It's one of three Nationwide commercials that debuted during the Indy Super Weekend. The other two are pretty straightforward and serious, the first with Earnhardt and Nationwide chief marketing officer Matt Jauchius and the second with Earnhardt and the Jarretts -- Ned and Dale -- talking about how long their families have used the insurance.

Despite Earnhardt's critique, his funny side wins out.

Hands down.

"I appreciate the sincere ones a bit more," Earnhardt said. "I feel like that's me, more genuine and more sincere. The funny stuff, I don't think I'm a good comedian.

"I do what they say. The sincere stuff, the stuff where they get really down to it, that's what I like."

Trust me, he's funny.

By the way, if you call the cell phone number, you'll hear Patrick's voice saying she can't get to the phone but she'll get right back to you.

It ends with her saying, "If you'd rather leave a message on how I can get back at Dale, that would be great. If I like your idea, I might just call you back."

CONCORD, N.C. -- Here's what was learned at Tony Stewart's news conference Tuesday to promote the eighth annual Prelude to the Dream charity race on June 6 at Eldora Speedway:

•  Stewart wants to keep Ryan Newman, whose contract is up at Stewart-Haas Racing after this season, in 2013. It all hinges on sponsorship, but if that can be found SHR will have Stewart, Newman and Danica Patrick next season.

This came on the heels of a report that Newman was given permission to look for options if sponsorship isn't found.

"Obviously, we're working on the sponsorship to make sure we have the funding to keep that going," Stewart said of Newman's No. 39 team. "I have every intention of keeping him for next year. I like him as a teammate. He's been somebody from day one that believes in what we're doing.

"He can still win a lot of races. I think he can still win a championship with us. I have every intention of hiring him back for next year."

•  Stewart and Darrell Waltrip called Danica Patrick's 31st-place showing in the Sprint Cup race and 12th-place finish in the Nationwide race one of the best first-time attempts they've seen at Darlington Raceway.

"She showed maturity that a lot of drivers don't show the first time at Darlington," Stewart said. "It's hard to not make a mistake at Darlington. She ran about 600 laps and only had a couple of places where she got herself in trouble. I thought she showed her worth there, and I think she showed her talent level."

•  As successful at Stewart's charity event has been -- this year it benefits the Feed the Children program -- the three-time Cup champion would do anything to have Dale Earnhardt Jr. participate.

"If he called in the next 30 minutes, I'd have him a car in the next 35," Stewart said.

Earnhardt's standing reason for not participating is he doesn't like to compete on dirt. But if Patrick can give it a whirl, you'd think NASCAR's most popular driver could.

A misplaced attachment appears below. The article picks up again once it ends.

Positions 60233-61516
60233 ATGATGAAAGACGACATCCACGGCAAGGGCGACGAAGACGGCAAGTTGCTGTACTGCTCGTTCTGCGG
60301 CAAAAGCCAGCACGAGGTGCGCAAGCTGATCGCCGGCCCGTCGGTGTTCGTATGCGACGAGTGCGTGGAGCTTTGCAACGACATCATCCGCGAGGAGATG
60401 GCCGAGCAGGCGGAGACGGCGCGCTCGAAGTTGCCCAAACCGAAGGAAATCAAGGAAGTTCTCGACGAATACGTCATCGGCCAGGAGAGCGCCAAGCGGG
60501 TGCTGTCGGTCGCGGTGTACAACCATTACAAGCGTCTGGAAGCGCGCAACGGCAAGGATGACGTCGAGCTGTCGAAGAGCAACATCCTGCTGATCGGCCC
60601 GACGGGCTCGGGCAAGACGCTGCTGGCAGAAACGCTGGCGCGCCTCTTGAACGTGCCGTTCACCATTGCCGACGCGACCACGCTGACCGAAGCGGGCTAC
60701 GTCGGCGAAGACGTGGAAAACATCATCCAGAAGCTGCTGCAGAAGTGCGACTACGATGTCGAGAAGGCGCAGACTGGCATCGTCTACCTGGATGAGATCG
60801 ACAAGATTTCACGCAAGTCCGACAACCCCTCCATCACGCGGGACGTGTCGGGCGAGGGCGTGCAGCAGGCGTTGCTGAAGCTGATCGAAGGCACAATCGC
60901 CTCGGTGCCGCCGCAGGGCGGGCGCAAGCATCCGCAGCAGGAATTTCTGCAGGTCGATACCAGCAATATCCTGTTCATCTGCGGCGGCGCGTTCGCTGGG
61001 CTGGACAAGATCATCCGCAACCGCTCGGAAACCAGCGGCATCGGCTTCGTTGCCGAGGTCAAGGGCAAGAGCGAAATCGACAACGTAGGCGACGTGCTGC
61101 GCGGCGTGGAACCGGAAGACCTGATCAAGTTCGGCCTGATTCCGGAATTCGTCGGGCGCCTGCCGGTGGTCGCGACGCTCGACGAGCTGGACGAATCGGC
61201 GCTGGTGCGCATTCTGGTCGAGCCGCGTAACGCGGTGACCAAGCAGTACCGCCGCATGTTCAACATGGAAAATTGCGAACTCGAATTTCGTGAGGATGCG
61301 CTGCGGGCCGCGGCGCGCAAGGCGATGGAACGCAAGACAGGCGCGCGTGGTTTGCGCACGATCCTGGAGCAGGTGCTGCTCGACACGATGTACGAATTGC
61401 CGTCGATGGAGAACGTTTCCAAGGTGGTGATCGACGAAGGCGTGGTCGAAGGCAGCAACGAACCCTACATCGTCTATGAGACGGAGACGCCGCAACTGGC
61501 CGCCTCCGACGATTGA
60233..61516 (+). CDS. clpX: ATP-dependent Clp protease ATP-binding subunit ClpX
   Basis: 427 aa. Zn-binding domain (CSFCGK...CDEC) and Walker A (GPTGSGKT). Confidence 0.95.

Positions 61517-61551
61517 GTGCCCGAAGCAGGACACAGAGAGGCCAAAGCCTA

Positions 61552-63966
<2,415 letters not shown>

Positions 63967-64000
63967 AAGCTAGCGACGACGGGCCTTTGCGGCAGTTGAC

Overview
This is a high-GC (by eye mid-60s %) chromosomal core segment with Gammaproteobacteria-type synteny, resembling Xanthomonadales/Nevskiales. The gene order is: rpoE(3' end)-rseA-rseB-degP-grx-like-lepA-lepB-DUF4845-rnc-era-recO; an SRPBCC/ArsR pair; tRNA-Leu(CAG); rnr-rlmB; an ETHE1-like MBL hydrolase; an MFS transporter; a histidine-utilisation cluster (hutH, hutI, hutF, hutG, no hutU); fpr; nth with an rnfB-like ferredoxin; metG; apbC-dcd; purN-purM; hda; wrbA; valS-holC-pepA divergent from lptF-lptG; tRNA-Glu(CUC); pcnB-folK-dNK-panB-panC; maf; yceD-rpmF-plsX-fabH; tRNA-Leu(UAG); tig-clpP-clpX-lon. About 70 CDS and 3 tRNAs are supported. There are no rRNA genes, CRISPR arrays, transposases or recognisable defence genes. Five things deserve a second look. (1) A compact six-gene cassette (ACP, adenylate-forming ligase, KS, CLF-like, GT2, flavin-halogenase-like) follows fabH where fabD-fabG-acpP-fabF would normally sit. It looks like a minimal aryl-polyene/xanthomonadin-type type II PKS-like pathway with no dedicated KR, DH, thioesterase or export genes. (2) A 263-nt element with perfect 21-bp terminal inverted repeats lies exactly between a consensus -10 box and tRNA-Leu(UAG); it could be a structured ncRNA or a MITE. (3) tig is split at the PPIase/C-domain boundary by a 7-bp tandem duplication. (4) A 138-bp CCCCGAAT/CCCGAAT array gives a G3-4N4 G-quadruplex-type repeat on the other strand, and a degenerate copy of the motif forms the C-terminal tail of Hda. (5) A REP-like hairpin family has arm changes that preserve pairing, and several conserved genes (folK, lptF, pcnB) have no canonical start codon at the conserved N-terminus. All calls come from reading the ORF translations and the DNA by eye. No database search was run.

"The Prelude has always been an example of showing people why these drivers got to the level they are, because they really do pick it up real quick," Stewart said.

•  Remember when Stewart went on his sarcastic tirade about not wrecking enough cars at Talladega? Well, he really doesn't like wrecking cars, particularly at Eldora.

Apparently, there is a $2,000 crash clause he has to pay to cover the expenses of each car damaged. That could reach more than $50,000 if the entire field crashed.

"You can't expect guys to bring nice race cars like that and not do something," said Stewart, who had to pay $10,000 one year. "I don't usually think about it until after the race. Then I cringe."

•  Drivers scheduled to compete in the Prelude include Stewart, Patrick, Newman, Jimmie Johnson, Clint Bowyer, Kasey Kahne, Bobby Labonte, Kurt Busch, Kyle Busch, Austin Dillon, Ty Dillon, Steve Kinser, Donny Schatz, Cruz Pedregon, Ron Capps and Tony Kanaan.

In case you aren't aware, Feed the Children is a U.S.-based charity that has helped more than 365,000 families since 2009 through its Americans Feeding Americans Caravan.

In case you're wondering whether Chad Knaus and Jimmie Johnson will bring the infamous C-post Daytona 500 car to Talladega Superspeedway next month, let me help.


Team owner Rick Hendrick told me on Sunday at Martinsville Speedway the No. 48 car that NASCAR deemed illegal, the one that cost him 30 days of "hell'' fighting the penalties, will be laid to rest in the woods surrounding Dale Earnhardt Jr.'s property in Cleveland County, N.C.

It'll be in Junior's car graveyard with the mangled No. 42 that Juan Pablo Montoya drove into a jet dryer to cause a two-hour delay in the Daytona 500 and more than 50 other cars Earnhardt calls "yard ornaments."

So is this an admission that the car was illegal, even though chief appellate officer John Middlebrook overturned the 25-point deduction for Johnson and six-week suspensions to crew chief Knaus and car chief Ron Malec?

You know, the car that Johnson said was "completely legal'' when the appeals process was over?

No. Hendrick's just not willing to test the governing body and possibly create another 30 days of turmoil.

Smart move. Sprint Cup Series director John Darby told me that if the 48 car with the same C-posts goes to Talladega, it will be confiscated again and the same penalties will be applied.

Remember, Middlebrook didn't remove the $100,000 fine on Knaus, an indication he felt something was wrong.

And as Hendrick noted, one of the big issues he fought during the appeals process was that NASCAR didn't give Johnson's team a chance to fix the C-posts after they were discovered in initial tech inspection. Several other teams got that chance without penalty.

So the infamous C-post car -- or at least the legal version that was wrecked on the second lap of the 500 -- is in a proper place. It is in a place with other cars that, if they could speak, could tell great stories.

And that's the end of this story.